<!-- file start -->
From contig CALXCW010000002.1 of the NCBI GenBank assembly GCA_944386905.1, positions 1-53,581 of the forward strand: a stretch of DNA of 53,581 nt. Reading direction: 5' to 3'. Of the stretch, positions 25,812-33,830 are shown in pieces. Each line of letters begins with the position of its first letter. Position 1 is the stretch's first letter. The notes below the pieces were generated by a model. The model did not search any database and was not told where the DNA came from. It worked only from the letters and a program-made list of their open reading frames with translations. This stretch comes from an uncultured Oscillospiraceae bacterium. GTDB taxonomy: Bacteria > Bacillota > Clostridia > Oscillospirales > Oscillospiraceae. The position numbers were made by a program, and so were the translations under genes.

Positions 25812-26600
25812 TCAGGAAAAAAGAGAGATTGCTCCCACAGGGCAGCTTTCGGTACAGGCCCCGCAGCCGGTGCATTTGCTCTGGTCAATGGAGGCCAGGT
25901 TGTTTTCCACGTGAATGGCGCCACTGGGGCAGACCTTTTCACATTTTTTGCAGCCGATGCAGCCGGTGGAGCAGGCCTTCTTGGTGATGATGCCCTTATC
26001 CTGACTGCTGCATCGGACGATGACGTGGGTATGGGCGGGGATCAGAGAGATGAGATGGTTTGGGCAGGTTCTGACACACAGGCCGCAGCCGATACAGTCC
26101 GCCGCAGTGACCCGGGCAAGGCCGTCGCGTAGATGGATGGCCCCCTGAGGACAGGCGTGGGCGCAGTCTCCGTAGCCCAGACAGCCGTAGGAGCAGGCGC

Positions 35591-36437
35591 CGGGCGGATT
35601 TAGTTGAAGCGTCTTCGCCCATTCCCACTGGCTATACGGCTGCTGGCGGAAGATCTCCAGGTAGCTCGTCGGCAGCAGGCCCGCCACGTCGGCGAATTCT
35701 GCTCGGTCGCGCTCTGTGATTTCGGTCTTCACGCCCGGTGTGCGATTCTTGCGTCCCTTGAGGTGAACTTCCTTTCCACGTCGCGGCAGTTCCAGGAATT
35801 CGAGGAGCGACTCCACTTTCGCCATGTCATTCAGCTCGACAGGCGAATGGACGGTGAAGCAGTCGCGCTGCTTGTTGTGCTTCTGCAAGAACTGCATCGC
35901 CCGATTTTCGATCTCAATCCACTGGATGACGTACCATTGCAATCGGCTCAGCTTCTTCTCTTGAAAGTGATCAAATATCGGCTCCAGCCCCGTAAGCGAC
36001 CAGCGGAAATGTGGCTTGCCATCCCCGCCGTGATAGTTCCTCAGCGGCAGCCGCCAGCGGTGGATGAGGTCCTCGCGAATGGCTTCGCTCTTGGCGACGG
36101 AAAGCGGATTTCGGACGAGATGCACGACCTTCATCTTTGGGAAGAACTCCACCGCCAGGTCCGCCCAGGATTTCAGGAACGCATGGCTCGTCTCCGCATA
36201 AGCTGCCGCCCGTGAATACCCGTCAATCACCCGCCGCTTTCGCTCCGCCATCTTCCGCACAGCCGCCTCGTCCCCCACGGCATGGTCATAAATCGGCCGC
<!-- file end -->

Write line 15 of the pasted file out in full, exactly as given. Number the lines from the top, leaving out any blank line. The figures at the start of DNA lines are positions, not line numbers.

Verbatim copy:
36201 AGCTGCCGCCCGTGAATACCCGTCAATCACCCGCCGCTTTCGCTCCGCCATCTTCCGCACAGCCGCCTCGTCCCCCACGGCATGGTCATAAATCGGCCGC